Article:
“You just slip out the back, Jack
Make a new plan, Stan
You don’t need to be coy, Roy
Just get yourself free
Hop on the bus, Gus
You don’t need to discuss much
Just drop off the key, Lee
And get yourself free.”
Disclaimer: For those new writers following my blog and my blind stumbling through the minefield that is writing, make sure you read all the way to the end.
There comes a time when you question your place in things. Relationships, jobs, sports, just about anything you do, or will do, will come under the microscope. Perfection is a myth. Happiness is accepting what you have without question and knowing where it fails and where is succeeds.
Nowhere is that more evident than the arts or, for the intents of this article, writing. Where else would you subject yourself to the constant criticism, the abject failure without guidance of what you’ve done wrong, what you just haven’t done good enough or, just simply, that it wasn’t “what they were looking for”? In any other job, there would be only so much you could take before you said, enough was enough, on to greener pastures.
Lets face it, relationships are the only place we will face that kind of strife and yet continue on, and yet here I am looking at the industry and glancing at the door. The problem is, I like the thrill of writing too much. I keep turning the other cheek even though I know how much it will hurt. It’s like I have my own little peephole into a myriad of worlds. Upon initial peep, the worlds are mere pencil sketches. Black and white. The longer I look, the more colour and detail fill up the space. To put it in terms of my writing, the more flesh is added to the bones.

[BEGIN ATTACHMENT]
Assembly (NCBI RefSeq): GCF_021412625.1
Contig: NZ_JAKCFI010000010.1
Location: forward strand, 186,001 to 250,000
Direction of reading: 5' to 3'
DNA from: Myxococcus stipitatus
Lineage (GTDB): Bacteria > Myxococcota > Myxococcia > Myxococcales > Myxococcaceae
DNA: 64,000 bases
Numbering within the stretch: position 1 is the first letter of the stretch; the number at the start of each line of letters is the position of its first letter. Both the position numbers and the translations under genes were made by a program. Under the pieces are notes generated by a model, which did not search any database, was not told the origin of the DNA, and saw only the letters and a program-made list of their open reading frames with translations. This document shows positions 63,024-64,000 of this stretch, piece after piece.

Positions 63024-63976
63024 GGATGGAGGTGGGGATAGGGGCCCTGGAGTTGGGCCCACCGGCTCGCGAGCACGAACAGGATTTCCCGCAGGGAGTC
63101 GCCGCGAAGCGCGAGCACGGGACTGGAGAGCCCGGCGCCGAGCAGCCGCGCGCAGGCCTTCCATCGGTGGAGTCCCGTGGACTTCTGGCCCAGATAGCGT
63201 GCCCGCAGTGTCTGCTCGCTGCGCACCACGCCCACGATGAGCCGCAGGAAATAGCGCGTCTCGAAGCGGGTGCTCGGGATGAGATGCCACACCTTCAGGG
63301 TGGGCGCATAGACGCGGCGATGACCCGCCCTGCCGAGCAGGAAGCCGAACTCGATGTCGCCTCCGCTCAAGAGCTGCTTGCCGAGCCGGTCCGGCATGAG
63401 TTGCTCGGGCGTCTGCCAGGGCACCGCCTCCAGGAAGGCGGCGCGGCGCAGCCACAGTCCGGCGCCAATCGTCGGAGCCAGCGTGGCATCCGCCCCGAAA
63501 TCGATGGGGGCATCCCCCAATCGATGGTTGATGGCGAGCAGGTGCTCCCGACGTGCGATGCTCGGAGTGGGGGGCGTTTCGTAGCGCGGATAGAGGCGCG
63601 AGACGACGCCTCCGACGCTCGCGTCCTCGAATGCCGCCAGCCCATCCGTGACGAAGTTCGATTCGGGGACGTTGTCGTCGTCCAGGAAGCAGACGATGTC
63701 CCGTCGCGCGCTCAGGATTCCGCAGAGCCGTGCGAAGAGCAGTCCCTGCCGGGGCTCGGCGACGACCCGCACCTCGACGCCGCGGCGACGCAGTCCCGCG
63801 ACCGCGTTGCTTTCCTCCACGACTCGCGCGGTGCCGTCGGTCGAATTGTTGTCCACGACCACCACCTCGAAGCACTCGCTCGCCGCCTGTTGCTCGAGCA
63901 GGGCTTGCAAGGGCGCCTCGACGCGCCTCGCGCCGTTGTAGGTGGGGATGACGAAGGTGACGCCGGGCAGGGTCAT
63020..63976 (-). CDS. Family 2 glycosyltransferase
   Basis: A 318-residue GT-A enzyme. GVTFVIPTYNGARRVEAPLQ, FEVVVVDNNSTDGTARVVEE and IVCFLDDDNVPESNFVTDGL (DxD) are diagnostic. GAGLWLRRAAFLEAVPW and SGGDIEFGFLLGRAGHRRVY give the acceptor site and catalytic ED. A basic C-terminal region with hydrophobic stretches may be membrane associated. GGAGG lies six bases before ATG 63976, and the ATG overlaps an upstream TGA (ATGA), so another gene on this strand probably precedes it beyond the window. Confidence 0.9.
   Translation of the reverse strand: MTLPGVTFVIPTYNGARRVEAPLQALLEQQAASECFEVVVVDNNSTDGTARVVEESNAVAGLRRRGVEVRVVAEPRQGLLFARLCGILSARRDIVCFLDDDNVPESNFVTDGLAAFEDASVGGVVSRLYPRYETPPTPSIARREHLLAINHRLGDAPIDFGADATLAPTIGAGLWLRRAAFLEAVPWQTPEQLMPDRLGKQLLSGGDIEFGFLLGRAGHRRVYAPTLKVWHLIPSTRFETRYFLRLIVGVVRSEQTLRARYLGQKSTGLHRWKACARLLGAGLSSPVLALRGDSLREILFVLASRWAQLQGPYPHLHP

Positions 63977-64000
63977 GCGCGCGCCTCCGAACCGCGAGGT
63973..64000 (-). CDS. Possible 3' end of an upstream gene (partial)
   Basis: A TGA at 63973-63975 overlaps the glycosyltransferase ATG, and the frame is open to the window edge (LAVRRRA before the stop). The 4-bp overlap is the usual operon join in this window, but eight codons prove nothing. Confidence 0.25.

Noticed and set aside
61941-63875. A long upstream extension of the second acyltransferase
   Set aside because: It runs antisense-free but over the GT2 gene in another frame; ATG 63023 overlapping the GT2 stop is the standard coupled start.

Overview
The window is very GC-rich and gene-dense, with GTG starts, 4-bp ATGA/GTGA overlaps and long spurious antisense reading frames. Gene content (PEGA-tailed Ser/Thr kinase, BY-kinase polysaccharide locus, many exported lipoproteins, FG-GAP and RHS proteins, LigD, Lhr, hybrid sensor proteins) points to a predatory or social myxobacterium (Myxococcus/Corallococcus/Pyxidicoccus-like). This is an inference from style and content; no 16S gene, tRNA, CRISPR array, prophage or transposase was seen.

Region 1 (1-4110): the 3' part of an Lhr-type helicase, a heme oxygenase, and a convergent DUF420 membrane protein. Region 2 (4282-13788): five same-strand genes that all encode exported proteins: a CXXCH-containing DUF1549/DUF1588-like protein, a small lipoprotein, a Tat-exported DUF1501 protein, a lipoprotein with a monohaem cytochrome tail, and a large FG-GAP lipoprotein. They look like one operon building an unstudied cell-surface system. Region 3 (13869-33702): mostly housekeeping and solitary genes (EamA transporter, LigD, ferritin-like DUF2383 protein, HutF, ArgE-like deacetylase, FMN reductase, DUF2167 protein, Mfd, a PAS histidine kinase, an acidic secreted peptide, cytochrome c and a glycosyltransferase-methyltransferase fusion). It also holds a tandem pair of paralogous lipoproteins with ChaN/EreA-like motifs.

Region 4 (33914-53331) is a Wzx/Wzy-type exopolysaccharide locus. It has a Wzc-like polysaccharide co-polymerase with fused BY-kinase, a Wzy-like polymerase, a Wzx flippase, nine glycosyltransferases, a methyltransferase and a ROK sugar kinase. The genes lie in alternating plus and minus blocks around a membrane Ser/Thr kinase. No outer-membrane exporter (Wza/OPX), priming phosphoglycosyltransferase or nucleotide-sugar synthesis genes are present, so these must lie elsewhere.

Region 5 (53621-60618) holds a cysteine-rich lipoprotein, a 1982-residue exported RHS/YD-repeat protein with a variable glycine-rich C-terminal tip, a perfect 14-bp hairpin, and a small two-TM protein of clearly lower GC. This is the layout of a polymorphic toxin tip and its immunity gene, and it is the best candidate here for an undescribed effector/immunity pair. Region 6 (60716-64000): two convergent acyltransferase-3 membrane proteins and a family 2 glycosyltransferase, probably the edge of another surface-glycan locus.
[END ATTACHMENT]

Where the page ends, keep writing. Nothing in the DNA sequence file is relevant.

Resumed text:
I know all writers go through moments of self-evaluation, or at least I think they should, in which they question their ability or their place in the grand machination that is the writing industry. They draw strength from those that have persevered through numerous rejection. Thing is I can’t help but relate the industry to Stephen Kings horror short, The Mangler. To me, the Mangler is a printing press.
Like the story, it chews up writers with reckless abandon, impervious to their plight or growth. It offers neither rhyme nor reason for its choices and yet we writers line-up around the block. We await our turn. The odds aren’t in our favour and skill sometimes has very little to do with the selection process. For every one that avoids The Mangler, 100 fall into its gaping maw.
We pop out the others side, lick our wounds and fall into place at the end of the line again. We are confidant that this time, is the time.
Why do we do it? The pay is terrible, the hours are long and the criticism harsh.
Why? Because words are our crack cocaine. We can’t get enough of them. Molding them into things, into people, into places. We mix them into colours so vivid they open our minds eye and we see them. They add texture, odour and sound to thin air. Some not pleasant but, if we do our job right, they feel real. We can grab the readers by their senses and pull them bodily into the book. We immerse them so deeply in the story that when it is over they emerge, gasping for air like a drowned swimmer.
That, right there, is why we suffer the flailing to our psyche. We endure the rejections that sting like a …. well, a lot. Rejections that rarely, if ever, help us grow our skills. No, that is something we have to do ourselves.
So while there are days that I desperately want to leave this lover, I can’t. It just keeps pulling me back in because next time, next time is the time. I can feel it.
Do you hear that, Mangler? Your time is coming.